Although restricted to a 15 km2 island in the Southwest Pacific Ocean, populations of the endangered Lord Howe Island Woodhen are still maintaining social distancing.
It is easy to see how the flightless Lord Howe Woodhen became the rarest of Australian birds:
“We had nothing more to do than stand still a minute or two & knock down as many as we pleas’d wt. a short stick” wrote the ship’s surgeon, Arthur Bowes-Smyth, when the Lady Penhryn visited the island in 1788.
Human exploitation to supply fresh food for sailors, and later predation by introduced pigs and cats, reduced the population of this endemic species to just eight pairs by 1980. Then the most successful conservation program for an Australian vertebrate kicked in. Feral-animal removal and a captive-breeding and release program saved the species from extinction, restoring the population to at least 245 individuals today.
But what does the future hold for this Lazarus bird, locked-down on an isolated volcanic island, 600 km off the NSW coast, that is highly exposed to climate change? We know that genetic variation is essential to allow animals to evolve, and with a gene-pool bottlenecked to just 16 individuals, we would expect variability to be in short supply in the Lord Howe Woodhen. The aim of our research was to understand the current genetic landscape of the species.
The Lord Howe Island Board has been catching and releasing Woodhens ever since the captive breeding program, as part of an annual monitoring program. Analysis of recapture data revealed that the species is not particularly dispersive, with little evidence of interchange between birds living on the mountain summit and birds on the lowlands. If the population is fragmented, further threats confront the species’ survival and genetic variability.
To measure this genetic variability, the Woodhen survey team collected blood samples for genetic analysis during their 2018 survey. The Woodhen DNA team was also fortunate to be able to access a large sample of historic DNA from museum specimens. Even after the species was known to be in trouble, an over-zealous collector obtained 82 Woodhen specimens in 1915 which eventually ended up in the American Museum of Natural History, New York. Our team successfully extracted DNA from these 100-year-old specimens, enabling us to measure genetic diversity prior to the more recent major population bottleneck.
The results were unambiguous. There was a pronounced reduction in genetic diversity over the last 100 years, and consistent with the survey observations, birds living on the mountain summit today are genetically distinct from birds inhabiting the lowlands. This was surprising, as the mountain Woodhens were the original source of the captive bred birds that re-established the lowland population in the 1980s. Interestingly, the mountain birds have greater genetic variability, despite comprising a relatively small proportion of the current total population. This supports anecdotal observations that most of the lowland birds were derived from a single pair.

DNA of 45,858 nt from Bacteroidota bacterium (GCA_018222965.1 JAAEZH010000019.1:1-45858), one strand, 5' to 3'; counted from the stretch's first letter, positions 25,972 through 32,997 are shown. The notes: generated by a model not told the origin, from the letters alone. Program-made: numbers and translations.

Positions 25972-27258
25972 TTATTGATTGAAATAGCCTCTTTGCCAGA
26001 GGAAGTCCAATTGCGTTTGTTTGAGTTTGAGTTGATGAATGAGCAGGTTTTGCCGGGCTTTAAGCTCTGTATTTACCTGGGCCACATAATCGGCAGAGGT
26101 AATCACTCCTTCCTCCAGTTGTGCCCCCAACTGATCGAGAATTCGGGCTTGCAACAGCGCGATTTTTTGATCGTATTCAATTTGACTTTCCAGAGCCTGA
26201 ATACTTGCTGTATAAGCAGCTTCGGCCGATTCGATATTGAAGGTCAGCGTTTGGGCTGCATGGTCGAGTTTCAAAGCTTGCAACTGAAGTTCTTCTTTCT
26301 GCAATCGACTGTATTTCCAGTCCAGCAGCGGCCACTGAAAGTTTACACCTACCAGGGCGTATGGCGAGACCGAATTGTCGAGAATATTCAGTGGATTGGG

A totally unexpected result was that the historic Woodhen population was also divided. Roy Bell, the overzealous collector, obtained around half his specimens from the mountain summit, and half from an isolated pocket of habitat at the base of the mountain that was isolated by cliffs from the main lowland population. This pocket had therefore escaped the ravages of the pigs that had eliminated the main lowland population by the time of Bell’s collections. Divergent genetic signatures between summit and pocket birds clearly showed that historically, movements of Woodhens were restricted by the island’s rugged topography – perhaps understandable for a flightless bird.
So how can we use this new information to enhance the species’ long-term survival? Population numbers and reproductive success are in good shape – and likely to see further improvement since the eradication of rodents from Lord Howe Island this year. There is therefore plenty of scope to translocate birds without risking population numbers. We recommend periodic translocation of birds from the mountain summit to the lowlands to ensure that genes currently quarantined on the mountain are shared with the larger lowland population. This would bolster its genetic variability and guard against further loss of potentially valuable genes in the event that a catastrophe were to strike the mountain population.
This study illustrates the value of museum collections in allowing us to travel through time to unravel the ecological history of populations, as well as assessing the genetic impact of threatening processes and management interventions.
Dr Richard Major, Senior Principal Research Scientist, Terrestrial Vertebrates, Australian Museum Research Institute
Dr Mark Eldridge, Principal Research Scientist, Terrestrial Vertebrates, Australian Museum Research Institute.
We are grateful to Memocorp Australia Pty Ltd for supporting the Lord Howe Island Woodhen project through a donation to the Australian Museum Foundation.
Major, R.E., Ewart, K.M., Portelli, D.J., King, A., Tsang, L.R., O’Dwyer, T., Carlile, N., Haselden, C., Bower, H., Alquezar-Planas, D. E., Johnson, R.N. & Eldridge, M.D.B. (2020) Islands within islands: genetic structuring at small spatial scales has implications for long-term persistence of a threatened species. Animal Conservation. https://doi.org/10.1111/acv.12603